Explore How Priestly Presents and Develops the Relationship Between Shelia and Mrs. Birling in ‘an Inspector Calls’.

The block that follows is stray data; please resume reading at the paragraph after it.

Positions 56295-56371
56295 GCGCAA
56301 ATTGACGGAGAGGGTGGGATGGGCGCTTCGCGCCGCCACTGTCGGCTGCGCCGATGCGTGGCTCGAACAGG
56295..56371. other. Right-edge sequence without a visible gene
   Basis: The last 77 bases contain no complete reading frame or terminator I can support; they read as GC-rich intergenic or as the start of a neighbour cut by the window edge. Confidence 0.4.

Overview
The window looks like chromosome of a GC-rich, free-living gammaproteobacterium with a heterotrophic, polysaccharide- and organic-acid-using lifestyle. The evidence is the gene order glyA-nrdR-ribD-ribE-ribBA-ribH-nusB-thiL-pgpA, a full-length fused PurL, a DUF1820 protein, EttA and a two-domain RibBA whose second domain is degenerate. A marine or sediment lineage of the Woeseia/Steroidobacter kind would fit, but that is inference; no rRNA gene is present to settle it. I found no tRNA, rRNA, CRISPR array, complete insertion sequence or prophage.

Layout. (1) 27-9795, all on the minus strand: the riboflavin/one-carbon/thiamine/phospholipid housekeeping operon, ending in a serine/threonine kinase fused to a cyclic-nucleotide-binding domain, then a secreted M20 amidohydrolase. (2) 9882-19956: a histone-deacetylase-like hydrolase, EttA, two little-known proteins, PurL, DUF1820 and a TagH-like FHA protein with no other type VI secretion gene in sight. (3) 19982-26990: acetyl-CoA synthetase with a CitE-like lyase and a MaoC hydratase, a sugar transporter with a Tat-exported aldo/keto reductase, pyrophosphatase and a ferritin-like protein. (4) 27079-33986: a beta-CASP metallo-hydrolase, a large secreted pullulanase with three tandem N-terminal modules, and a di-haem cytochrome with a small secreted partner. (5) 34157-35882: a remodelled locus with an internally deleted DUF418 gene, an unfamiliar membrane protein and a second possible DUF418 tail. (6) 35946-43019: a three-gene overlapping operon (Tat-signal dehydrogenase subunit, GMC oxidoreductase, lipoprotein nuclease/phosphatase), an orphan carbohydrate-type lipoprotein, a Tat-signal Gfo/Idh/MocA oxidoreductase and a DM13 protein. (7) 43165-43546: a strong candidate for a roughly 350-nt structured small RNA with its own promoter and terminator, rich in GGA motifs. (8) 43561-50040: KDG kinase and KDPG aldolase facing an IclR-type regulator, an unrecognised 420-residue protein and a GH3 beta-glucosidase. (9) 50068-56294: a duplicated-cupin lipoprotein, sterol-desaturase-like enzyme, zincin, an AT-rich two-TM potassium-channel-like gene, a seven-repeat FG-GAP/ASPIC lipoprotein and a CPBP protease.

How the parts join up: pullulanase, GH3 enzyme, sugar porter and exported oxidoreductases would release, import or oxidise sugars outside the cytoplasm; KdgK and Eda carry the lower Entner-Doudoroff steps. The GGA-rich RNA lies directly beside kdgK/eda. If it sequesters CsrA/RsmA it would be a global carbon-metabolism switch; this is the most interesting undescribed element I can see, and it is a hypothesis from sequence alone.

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Explore how Priestly presents and develops the relationship between Shelia and Mrs. Birling in ‘An Inspector Calls’. Priestly uses dialogue and stage directions to show a void between different generations. Although Mrs. Birling is Shelia’s mother she still refers to her as a ‘girl[s]’. The audience can sense Mrs. Birling’s condescending tone and how she still retains the view that Shelia is an immature and ignorant ‘girl[s]’ even though she is a fully grown adult who will soon be wed. This is ironic as it is in fact Mrs. Birling who is the ignorant character in the play when she states that Eric and Shelia are ‘over-tired’ and will ‘be as amused as’ the older Birlings are in the morning, but the audience know this is false and the younger generation of Birlings have matured and learnt far more than their elders. Priestly truly shows Shelia’s development and maturity as she changes her address term for Mrs. Birling from ‘mommy’ to ‘mother’. The use of the word ‘mother’ is much more detached and formal and suggests Shelia has broken out of the conformity of her mother’s belittling opinions. In this short space of text Priestly reveals Shelia as an adaptable and developing character in the play. To both a modern day and 1945 audience, calling an engaged women a ‘girl’ is ridiculous and patronising, but then again Shelia is a spoilt ‘mummy’s’ girl to begin with. Priestly is showing how the younger generation must rise up and take their place in society instead of remaining spoon fed and ignorant. It takes a big event, Eva Smith’s death, for Shelia to realise this but to a 1945 audience this would resonate as with the aftermath of a war in front of them and ‘millions of Eva Smiths and John Smiths’ who died in that very war, priestly portrays that this is a better time than any to take the reins. This suggests, to encourage social change, Priestly believes people need to be able to adapt and change their ideas like the younger generation in the text. Priestly...
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